Tuesday, October 16, 2007

game on

Game on: the experience of a western girl playing basketball with Liberian ex combatants and Pakistani peacekeepers

When I stepped on the court the locals took one look at my first shot and simply said “she can play.” The peacekeepers were not sold so easily and appeared a little more disturbed by my appearance. At first I couldn’t tell if it was the white legs, the need for a sports bra or the cultural perceptions about gender roles. With time and familiarity it didn’t seem to matter too much for some, for others it clearly did, but the feminist in me wasn’t going to tolerate any of it, so in an ever so slightly sassy manner, I stood my ground on a court overflowing with testosterone.

The Pakistanis, dressed in matching green and red warm ups have approximately 9 plastic balls and a plan. They begin standard warm-up procedures, which seems a bit odd in this post conflict Liberian setting but, I have seen stranger things; and, given my own eccentricities, I was a huge fan of the oddity of it all. Very quickly I noticed they all could shoot and some clearly were quite savvy about the game. Two of them were remarkably tall, one of which is painstakingly slim and the other has a serious vertical jump. A number of others, sporting classic middle-eastern beards, had a good eye for the court and a very serious attitude. Most of them have dark bushy mustaches and for some reason I couldn’t quite take these guys seriously. I noticed a few of them refused to shake my hand and others avoided direct body contact with me. At the end of the day it seemed we were all were struggling with the subtleties of it all. However, with time and exposure, we managed to eventually take each others talents seriously. No one quite knew what to do with the fact that something like this has never happened here before and everybody felt a bit confused about the rules of engagement; but, eventually I started to get pushed around and when one guy eventually knocked me to the ground, I knew that they knew I could play.

The local guys are only 4 in number so I can’t tell if they recruited me because they thought I might be able to play or simply because they needed a warm body. Of the four, only one has any skill. The other three are athletic but sloppy and somewhat lazy which gets me agitated quickly. My agitation is partly the result of genetics - I take after my father and am fiercely competitive. The remaining part is tied to my firm belief in defense and teamwork and showy sloppiness drives me crazy. I begin to swear like a sailor and make sly comments about Jesus, Mary and Joseph which might have actually endured to me a few of the players. Although I was all smiles and laughs before and after the game, during the game I was a raging competitor and, aside from Patrick, our very talented point guard, nobody quite knows what to do with me. .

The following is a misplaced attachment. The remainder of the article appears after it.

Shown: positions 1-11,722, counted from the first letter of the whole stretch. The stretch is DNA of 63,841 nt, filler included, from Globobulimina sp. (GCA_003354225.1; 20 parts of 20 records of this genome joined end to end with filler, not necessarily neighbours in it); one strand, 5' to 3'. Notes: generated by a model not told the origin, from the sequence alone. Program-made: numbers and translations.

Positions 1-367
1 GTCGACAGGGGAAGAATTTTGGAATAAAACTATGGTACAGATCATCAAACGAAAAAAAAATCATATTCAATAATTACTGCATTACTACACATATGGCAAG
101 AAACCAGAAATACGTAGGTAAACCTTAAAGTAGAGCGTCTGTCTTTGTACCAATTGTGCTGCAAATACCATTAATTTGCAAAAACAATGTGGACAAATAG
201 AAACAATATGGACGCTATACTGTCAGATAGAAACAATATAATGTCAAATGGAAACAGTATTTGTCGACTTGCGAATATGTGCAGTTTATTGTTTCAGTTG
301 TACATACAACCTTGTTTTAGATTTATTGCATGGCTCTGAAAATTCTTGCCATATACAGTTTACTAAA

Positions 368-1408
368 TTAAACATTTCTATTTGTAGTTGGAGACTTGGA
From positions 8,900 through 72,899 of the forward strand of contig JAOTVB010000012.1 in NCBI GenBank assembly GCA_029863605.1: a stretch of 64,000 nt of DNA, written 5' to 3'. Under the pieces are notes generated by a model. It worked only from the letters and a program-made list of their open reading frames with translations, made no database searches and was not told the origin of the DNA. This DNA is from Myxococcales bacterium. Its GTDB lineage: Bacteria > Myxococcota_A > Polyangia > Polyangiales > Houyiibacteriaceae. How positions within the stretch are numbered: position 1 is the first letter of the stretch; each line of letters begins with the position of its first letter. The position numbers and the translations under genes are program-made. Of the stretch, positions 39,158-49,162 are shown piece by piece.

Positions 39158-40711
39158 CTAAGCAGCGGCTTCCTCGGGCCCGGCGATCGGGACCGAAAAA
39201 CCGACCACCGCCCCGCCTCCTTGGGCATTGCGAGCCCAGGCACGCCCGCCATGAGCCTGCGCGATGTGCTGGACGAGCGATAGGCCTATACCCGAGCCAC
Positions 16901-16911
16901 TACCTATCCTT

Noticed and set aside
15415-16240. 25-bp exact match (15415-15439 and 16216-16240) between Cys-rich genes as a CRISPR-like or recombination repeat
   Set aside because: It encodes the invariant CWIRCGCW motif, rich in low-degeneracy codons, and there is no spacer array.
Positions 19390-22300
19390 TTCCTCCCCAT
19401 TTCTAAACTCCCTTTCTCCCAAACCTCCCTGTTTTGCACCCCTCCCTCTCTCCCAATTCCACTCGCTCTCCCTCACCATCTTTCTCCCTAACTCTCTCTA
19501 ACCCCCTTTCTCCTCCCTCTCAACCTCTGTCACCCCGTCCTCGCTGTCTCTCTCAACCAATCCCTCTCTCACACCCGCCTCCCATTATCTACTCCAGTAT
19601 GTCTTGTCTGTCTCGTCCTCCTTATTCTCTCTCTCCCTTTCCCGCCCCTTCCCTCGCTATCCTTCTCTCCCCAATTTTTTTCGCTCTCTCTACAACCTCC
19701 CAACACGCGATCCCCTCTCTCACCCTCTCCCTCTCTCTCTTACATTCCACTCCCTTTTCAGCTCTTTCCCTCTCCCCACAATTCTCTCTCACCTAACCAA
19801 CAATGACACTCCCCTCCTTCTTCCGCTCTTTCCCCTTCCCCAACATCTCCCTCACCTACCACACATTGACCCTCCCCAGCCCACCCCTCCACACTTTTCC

It became evident the Pakistanis are VERY used to wining and tend to be cherry pickers even when they are ahead. It takes some time, but Patrick and I find a groove and the others manage to rebound a little and clean up their acts. We eventually managed to pull ahead and I have to admit I was beside myself when we actually won. After the game the Pakistanis pull out a massive blue cooler with exquisitely clear filtered cold water and graciously serve us in tin coffee cups. All the show and edginess is gone and they are once again a bit timid in their interactions with me. I realize they too love the game and suffer from self inflicted pangs of competitiveness.

Just as easily as it was turned off, it is turned back on and we are all once again relating to one another based on some established developing world gender status quo. Although at some point in the game I became first a player, it quickly wore off and, as the game solidified into a memory, I was once again first a woman. We chat for a while and decide it will be important for us to play every day and add an extra morning practice on Sundays to begin at 6:30. This is serious – no more resting and rock collecting for gv…..all I can say to this is bring it – game on!

Monday, October 15, 2007

a stone, the sky and a few books

One month back in country and I find myself struggling to reengage with my previously mentioned business of not seeming. I wish I could say it was an easy transition and, after a restful break, I was back to my ‘new’ self. But of course change is never that easy, so I am left struggling. Maybe I am reacting to the fact that I find most things interesting and everything else either profoundly touching or completely overwhelming.

First of all I have moved. From my old home Gbarnga, where I was know by many and called Gomah, I have transitioned father into the interior to Voinjama and have been gifted the name Garmai (Ga-my). A beautiful county nested on the border with Guinea, Lofa is likely the Colorado of Liberia. Rolling hills, lush green forests, rumors of a few wild elephants and slightly cooler temperatures suggests it’s a much better fit for a girl like me.

Since my recent move from to Lofa county, I have spent most my days trying to be helpful and profoundly inspiring. This quest is so I can impress my very intelligent and very passionate group of counselors. When I’m not attempting that, I can be found sitting around wishing I had my hammock.

I used to love to be occupied. If life wasn’t hectic I felt like I was being lazy but now chaos seems like an escape from the realty this community faces and I doubt I will find all the excitement of being busy satisfying again. My life, for reasons beyond my control, has been pared down to the simplest human elements – life & death, wakefulness & sleep, suffering & enlightenment, hunger & satisfaction, enjoyment & torture…. Dichotomies of extremes, there is no masking or shades of grey here - it is both refreshing and exquisitely frightening.